Suspenseful ‘Toynbee Tiles’ dissects long-running urban mystery

  • By Robert Horton Herald Movie Critic
  • Thursday, December 15, 2011 8:19am
  • LifeGo-See-Do

Any documentary that could dig up answers about a mystifying urban guerilla-art phenomenon would’ve had some value. It’s a great bonus that “Resurrect Dead” also happens to be well paced, evocatively scored and suspenseful.

The full title is “Resurrect Dead: The Mystery of the Toynbee Tiles,” and the urban mystery at hand concerns the baffling appearance of plaques embedded in streets in a dozen U.S. cities (and a few in South America, too). No one has ever admitted placing the tiles, or explained what they mean.

The tiles usually contain four lines, with slight variations: “Toynbee Idea/In Kubrick’s 2001/Resurrect Dead/On Planet Jupiter.” Occasionally there are added messages, usually of a paranoid variety.

Director John Foy teamed up with Toynbee Tiles fanatic Justin Duerr to make this film, along with a pair of dogged Toynbee devotees, Colin Smith and Steve Weinik. First the movie summarizes the history and possible meaning of the tiles, then settles down to watch the team as they track down leads on the possible identity of the tilemaker.

The perpetrator of the tiles probably lives in Philadelphia, where the first Toynbees were discovered. The words refer to an idea from the historian Arnold Toynbee about the regeneration of dead material, which the creator of the tiles relates to Stanley Kubrick’s classic film “2001: A Space Odyssey.”

Things really pick up when the list of possible suspects narrows to a handful, and the slightly crazy, thoroughly indomitable Duerr leads the crew to a house in a residential neighborhood.

For a while, actually, Duerr himself sounds like a possible culprit — it seems a little too convenient that he claims one night to have stumbled across a Toynbee Tile minutes after it was placed in the street — and he does have a day job as an underground artist.

Let’s not give away the ending. This movie has plenty of revelations to enjoy, and in fact it qualifies as one of the really unexpected winners of the movie year.

But we can say that a sense of mystery remains at the end. And somehow that’s how it should be. Part of the great appeal of phenomena like the Toynbee Tiles is how utterly out-of-nowhere they are. A little of the real-world magic is dissipated if we find out what it’s all about, and happily this movie leaves some of that intact.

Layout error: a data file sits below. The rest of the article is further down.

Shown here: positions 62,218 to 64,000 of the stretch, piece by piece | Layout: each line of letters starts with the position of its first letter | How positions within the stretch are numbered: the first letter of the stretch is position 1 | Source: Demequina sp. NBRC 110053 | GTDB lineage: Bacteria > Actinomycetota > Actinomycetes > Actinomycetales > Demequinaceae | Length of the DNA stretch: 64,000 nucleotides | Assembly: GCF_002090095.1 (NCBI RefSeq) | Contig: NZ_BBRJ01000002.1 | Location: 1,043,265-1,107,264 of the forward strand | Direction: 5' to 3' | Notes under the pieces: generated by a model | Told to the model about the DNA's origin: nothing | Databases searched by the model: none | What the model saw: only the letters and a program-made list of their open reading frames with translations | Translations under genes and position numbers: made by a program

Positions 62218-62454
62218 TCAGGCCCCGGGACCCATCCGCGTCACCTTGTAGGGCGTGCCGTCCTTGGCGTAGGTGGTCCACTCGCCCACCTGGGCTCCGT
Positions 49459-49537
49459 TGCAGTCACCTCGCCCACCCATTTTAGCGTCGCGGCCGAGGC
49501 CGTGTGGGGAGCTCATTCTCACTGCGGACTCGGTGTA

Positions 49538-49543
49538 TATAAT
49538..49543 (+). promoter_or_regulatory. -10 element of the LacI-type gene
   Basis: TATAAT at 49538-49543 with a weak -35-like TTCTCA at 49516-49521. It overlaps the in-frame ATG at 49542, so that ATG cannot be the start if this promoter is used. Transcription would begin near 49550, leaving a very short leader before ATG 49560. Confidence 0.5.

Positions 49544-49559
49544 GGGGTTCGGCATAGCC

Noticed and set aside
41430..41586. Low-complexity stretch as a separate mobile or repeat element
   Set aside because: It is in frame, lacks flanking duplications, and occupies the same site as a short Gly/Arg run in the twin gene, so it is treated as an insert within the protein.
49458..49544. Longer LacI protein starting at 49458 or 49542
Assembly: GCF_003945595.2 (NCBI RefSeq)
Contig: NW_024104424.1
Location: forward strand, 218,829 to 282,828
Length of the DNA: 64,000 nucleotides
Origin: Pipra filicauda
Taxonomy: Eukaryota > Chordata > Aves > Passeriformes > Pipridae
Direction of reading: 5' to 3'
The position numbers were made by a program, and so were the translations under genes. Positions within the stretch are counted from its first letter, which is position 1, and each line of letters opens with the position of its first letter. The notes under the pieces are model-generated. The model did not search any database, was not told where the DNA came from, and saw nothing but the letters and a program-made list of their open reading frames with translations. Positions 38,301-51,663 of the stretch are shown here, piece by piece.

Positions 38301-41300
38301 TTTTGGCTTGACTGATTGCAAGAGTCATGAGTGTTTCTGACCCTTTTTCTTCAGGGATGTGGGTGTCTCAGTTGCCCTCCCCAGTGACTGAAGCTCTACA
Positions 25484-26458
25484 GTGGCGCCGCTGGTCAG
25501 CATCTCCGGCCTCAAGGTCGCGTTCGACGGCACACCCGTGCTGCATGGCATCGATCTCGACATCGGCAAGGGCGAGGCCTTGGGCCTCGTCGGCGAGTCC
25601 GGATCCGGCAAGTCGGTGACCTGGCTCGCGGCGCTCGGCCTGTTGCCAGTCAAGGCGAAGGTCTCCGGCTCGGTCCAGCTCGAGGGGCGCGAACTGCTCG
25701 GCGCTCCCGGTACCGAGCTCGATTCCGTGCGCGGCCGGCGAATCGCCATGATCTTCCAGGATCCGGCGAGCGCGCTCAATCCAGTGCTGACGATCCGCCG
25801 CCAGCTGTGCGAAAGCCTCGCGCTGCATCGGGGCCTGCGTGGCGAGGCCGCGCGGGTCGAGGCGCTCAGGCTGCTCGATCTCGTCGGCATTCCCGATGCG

“Resurrect Dead: The Mystery of the Toynbee Tiles” (3 stars)

A genuinely suspenseful documentary about the Toynbee Tiles, a decades-old urban mystery involving plaques left embedded in city streets. The film skillfully decodes the meaning of the tiles’ odd message, and tries to discover the creator of them.

Rated: Not rated; probably PG-13 for subject matter.

Showing: Northwest Film Forum.

Talk to us

More in Life

Photos by Karina Andrew/Whidbey News-Times 

The Jacob and Sarah Ebey House will open to public visitors Memorial Day weekend.
A landmark steeped in 19th century history reopens on Whidbey

Beginning May 28, you can venture inside one of the state’s oldest buildings: The Jacob and Sarah Ebey House, which dates from the 1850s.

Caption: Incorporating frozen vegetables into your menu plan is a fast and cost-effective way to save money on rising food costs.
The secrets of cheap meals: frozen veggies and slow cookers

They not only stretch your food budget, but also timesaving godsends for busy parents. Here are three recipes to try.

Cinderella_Red.jpg: Red Riding Hood (Katelynn Carlson) gets advice from Cinderella (Grace Helmcke) in Red Curtain’s production of Into the Woods, running May 20-June 5 at the Red Curtain Arts Center, 9315 State Ave. in Marysville.
Music, theater and more: What’s happening in Snohomish County

Marysville troupe stages a Stephen Sondheim musical masterpiece. Jazz, featuring the sons of legend Dave Brubeck, takes over Edmonds. And there’s this music festival in downtown Everett …

Navigating the rough, often scary seas of a hospital stay

After helping a friend who underwent major surgery, Paul Schoenfeld reflects on ways to cope for patients and their loved ones.

Sam Bowles records the run off the water from a chalk drawing with friend and co-artist, Rhyanna Mercer, Tuesday afternoon in Everett, Washington on May 10, 2022.  (Kevin Clark / The Herald)
Jackson High’s global TikTok star is chalk full of ideas

Sam Bowles, 18, uses vibrant videos and social media fame to raise awareness of autism.

I canceled my flight to Frankfurt, but now I can’t use my credit

Melissa Crespo receives a $2,060 ticket credit when she cancels her flights to Frankfurt, Germany. But now her online agency has told her she can only use 25% of the credit at a time. Can it do that?

Lonicera ciliosa, commonly called orange honeysuckle or western trumpet vine. (Richie Steffen)
Great Plant Pick: orange honeysuckle

Its orange trumpets announce spring is here, and hummingbirds are irresistibly drawn to it.

Home & garden happenings in Snohomish County

The Mill Creek Garden Tour will return this summer after a two-year absence due to COVID-19.

Photo Caption: Would you believe a zipper sold for $18,450 at Morphy Auctions? What about a diamond necklace that looks and works like a zipper?
X-Y-Z spells ‘big money’ with this high-fashion zipper

It’s actually a necklace, but the zipper function works. Someone paid nearly $18,500 for it at a recent auction.

Most Read